After Concord-Carlisle High School received backlash for reciting a Muslim poem but not the Pledge of Allegiance on the 12th anniversary of the 9/11 attacks, the school's principal called the decision "inexcusable" and the result of "poor judgment" in an e-mail apologizing to parents Sunday.
"It is inexcusable that the Pledge of Allegiance was not recited," said principal Peter Badalament in the letter. "The choice of the poem that was read on that day displayed poor judgment on my behalf."
Badalament also invited parents to a public forum Tuesday night to discuss the accident and "to begin the healing process."
During last week's anniversary of 9/11, officials decided to read the poem to promote "cross-cultural understanding," but the Pledge of Allegiance was not read because of a mixup with the student reader, Badalament said in a statement Thursday.
He said last week the incident "outraged a small number of members of our community," noting also that it sparked a handful of calls and about 10 emails from unhappy parents as of Thursday afternoon.
"When I thought about an appropriate acknowledgement of what is undoubtedly the saddest day in our collective history, I should have considered all of the impacts that reading this poem would have on the student body and community," he said in the most recent letter.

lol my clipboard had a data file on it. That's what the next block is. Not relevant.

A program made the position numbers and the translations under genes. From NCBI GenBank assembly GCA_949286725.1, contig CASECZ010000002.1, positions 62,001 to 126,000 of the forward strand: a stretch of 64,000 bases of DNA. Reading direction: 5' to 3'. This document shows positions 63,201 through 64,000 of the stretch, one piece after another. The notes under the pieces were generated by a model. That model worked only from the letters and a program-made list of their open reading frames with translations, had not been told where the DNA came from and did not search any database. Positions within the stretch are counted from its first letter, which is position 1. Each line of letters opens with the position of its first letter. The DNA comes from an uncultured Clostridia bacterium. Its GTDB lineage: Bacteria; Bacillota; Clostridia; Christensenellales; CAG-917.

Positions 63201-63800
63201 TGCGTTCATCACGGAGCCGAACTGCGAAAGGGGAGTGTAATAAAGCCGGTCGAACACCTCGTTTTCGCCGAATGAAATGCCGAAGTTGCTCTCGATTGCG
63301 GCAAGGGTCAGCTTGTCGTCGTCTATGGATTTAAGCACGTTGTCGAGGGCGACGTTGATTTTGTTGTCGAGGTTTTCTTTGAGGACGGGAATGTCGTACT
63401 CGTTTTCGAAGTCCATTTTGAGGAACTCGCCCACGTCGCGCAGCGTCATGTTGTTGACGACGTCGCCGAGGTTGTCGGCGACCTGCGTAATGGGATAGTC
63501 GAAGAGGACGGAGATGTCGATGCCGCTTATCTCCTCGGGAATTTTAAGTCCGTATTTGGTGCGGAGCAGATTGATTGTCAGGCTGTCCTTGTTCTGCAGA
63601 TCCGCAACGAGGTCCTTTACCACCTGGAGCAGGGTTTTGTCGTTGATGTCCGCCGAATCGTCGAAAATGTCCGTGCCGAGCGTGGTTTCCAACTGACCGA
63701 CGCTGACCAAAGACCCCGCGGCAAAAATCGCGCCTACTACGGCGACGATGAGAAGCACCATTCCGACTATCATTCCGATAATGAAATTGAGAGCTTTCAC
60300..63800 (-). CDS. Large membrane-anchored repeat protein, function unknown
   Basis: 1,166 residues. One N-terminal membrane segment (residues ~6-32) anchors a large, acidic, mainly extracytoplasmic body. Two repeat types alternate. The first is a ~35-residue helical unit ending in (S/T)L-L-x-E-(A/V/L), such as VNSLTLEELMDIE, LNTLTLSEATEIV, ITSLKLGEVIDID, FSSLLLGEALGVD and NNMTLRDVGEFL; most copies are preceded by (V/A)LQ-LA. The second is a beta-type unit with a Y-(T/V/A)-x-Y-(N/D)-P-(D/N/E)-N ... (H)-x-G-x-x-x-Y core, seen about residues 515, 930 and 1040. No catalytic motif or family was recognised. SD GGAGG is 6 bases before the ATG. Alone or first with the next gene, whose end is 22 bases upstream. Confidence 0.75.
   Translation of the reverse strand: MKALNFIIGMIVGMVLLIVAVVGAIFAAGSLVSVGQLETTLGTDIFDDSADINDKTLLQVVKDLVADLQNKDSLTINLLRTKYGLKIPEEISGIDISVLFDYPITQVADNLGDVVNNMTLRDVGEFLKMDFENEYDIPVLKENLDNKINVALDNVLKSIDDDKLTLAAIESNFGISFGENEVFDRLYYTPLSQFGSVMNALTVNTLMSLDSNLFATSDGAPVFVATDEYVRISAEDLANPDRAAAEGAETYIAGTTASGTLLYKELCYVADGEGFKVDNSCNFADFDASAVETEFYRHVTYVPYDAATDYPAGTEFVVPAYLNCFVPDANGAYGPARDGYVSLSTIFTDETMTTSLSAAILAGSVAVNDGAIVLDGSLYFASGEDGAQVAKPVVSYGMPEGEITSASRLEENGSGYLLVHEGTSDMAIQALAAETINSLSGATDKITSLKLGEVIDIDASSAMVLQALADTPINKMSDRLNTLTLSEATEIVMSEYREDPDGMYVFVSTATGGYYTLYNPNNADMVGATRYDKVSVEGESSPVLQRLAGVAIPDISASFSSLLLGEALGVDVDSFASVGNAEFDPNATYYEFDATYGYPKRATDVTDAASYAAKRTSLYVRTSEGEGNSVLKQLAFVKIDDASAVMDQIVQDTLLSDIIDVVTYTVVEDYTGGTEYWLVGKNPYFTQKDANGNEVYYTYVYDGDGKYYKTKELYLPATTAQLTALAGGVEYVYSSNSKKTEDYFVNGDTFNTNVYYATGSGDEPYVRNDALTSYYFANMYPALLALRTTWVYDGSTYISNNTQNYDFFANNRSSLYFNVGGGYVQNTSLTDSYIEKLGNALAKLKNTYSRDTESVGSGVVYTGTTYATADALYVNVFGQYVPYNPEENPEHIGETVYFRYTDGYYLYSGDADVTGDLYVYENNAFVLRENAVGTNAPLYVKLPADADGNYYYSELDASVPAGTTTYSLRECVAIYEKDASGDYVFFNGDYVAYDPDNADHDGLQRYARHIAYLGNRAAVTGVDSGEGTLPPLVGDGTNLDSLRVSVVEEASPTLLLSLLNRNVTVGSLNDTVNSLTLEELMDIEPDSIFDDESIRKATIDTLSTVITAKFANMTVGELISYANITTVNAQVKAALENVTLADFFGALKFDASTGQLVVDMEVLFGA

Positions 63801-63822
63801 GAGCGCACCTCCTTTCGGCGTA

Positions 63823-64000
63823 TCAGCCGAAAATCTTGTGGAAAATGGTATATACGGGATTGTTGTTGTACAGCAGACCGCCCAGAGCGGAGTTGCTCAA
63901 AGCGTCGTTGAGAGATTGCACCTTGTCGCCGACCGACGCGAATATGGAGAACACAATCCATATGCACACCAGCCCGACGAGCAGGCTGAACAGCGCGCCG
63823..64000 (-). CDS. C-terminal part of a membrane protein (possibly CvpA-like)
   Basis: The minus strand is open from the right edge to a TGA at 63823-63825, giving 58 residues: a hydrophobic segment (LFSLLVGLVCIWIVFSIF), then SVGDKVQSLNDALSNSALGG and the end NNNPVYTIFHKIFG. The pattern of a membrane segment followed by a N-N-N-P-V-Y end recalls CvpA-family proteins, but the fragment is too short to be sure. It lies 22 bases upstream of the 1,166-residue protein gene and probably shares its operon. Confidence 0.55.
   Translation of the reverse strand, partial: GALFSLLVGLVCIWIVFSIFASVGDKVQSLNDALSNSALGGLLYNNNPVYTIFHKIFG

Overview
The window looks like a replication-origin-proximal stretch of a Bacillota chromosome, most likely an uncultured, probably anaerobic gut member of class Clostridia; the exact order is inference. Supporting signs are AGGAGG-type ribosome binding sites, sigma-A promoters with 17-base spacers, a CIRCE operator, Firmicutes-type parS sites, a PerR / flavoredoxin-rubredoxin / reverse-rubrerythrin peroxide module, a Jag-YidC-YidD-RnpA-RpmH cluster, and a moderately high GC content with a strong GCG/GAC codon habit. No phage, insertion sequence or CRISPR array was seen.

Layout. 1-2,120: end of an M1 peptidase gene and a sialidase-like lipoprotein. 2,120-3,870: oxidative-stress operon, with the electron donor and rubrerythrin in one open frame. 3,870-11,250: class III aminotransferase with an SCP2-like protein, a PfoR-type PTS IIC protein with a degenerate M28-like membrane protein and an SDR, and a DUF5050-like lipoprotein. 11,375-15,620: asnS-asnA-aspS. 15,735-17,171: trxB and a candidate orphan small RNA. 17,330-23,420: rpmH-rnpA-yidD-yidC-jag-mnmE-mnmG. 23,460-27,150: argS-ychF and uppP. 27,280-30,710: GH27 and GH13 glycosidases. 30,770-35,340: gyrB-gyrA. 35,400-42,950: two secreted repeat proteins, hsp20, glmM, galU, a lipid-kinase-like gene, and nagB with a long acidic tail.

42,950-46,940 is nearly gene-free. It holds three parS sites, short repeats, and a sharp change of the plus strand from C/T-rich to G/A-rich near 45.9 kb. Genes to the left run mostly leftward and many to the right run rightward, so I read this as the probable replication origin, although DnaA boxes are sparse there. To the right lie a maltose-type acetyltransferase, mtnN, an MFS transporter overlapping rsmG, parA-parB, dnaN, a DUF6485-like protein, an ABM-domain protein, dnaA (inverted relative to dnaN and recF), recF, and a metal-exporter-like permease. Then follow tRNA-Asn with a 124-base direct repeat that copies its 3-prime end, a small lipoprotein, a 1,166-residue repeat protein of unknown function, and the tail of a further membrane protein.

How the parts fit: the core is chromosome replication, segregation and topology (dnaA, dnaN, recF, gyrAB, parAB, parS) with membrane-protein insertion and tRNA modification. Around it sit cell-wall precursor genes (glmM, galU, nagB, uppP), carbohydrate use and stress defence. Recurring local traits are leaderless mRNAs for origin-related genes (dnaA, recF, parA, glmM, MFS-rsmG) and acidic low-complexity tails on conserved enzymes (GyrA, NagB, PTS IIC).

Badalament said that despite his intentions to remember those who suffered or died as a result of 9/11, "the mistakes that led to the Pledge not being recited and the choice of the poem meant that I did not accomplish my goal. In fact, quite the opposite has occurred and for that, I am very sorry."
Badalament said officials were only thinking of the well-being of their students when they chose to read the poem, Mohja Kahf's "My Grandmother Washes Her Feet in the Sink of the Bathroom at Sears." The poem recounts a granddaughter's account of watching her grandmother adhere to the religious Muslim custom of washing her feet five times a day, though it puts the pair in an awkward situation at an American department store.
"For many in the community, I violated the trust granted to me as the school’s leader and I know that I will need to work hard to regain that trust in the coming days," Badalament said in his Sunday letter.
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